Her voice stops him, the absolute measure in her words, the cold indifference, "That is right, Tony, walk away because that is always easiest, yes? Walk away from me, just like you walked away from Jeanne. Just like you walk away from everyone!"
"You know what, Ziva? Next time, don't worry about it. If you're so hell-bent on throwing yourself in harm's way, go right ahead. I promise I won't stop you."
There is no stopping what comes next . . . . .
He hears her behind him, knows she's there. And when he turns back once more to stare at her, he really is expecting it. There's a crack and her blow is dealt with the same terrible accuracy as the car keys, a mighty sucker punch to his left cheek, just below his eye, and, yes, it hurts.
"Bitch!" he roars, hand coming to cradle his face as he takes a staggering step backward.
She remains quiet, watching him nurse his injury with an unerring calm in her mahogany eyes. And the distant pang draws the recollection that the last time he saw her look like this, it was almost the last time. Dark, empty eyes that stared a hot tarmac, dark empty eyes in a dusty cell.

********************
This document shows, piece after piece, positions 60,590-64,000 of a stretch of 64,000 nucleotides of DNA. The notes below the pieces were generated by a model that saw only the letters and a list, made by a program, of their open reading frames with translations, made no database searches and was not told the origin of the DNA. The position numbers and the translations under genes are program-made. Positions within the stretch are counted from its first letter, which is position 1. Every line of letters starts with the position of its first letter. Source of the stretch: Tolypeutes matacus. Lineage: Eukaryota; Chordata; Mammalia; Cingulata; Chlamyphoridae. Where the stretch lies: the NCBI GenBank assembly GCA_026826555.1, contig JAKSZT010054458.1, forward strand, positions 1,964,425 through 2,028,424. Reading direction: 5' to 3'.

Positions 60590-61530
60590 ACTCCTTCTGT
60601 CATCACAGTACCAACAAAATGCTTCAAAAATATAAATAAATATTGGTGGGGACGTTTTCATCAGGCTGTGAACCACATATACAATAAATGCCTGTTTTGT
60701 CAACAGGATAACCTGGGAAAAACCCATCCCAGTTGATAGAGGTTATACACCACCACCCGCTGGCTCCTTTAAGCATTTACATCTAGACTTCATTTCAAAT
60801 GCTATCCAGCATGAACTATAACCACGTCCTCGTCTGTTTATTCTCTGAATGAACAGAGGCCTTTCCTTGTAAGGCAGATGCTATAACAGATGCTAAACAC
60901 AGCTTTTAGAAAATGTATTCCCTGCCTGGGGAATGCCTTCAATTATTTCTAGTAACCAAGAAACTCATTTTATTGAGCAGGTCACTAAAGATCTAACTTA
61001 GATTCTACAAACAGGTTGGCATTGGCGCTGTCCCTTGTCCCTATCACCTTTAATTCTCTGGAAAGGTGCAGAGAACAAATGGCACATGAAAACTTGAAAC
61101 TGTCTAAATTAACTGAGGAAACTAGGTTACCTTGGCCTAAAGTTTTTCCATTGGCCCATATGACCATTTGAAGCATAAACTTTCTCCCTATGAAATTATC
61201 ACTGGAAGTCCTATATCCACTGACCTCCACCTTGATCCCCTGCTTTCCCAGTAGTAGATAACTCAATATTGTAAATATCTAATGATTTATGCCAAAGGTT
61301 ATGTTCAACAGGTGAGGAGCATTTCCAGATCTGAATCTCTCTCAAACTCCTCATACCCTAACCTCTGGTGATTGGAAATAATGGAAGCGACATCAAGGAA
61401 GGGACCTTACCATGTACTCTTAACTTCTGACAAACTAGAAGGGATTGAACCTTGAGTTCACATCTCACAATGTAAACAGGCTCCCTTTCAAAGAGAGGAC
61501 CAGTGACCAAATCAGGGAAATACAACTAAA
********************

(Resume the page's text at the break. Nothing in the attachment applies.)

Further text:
When she finally turns and walks back to her car, he doesn't say anything more. She doesn't look back and he doesn't call out because pride is a fickle thing. And when the engine revs and she peels out of her parking space, he remains still, debris settling all around him, filling the empty space she previously occupied.
And everything just seems to crumble.
And only nothing remains.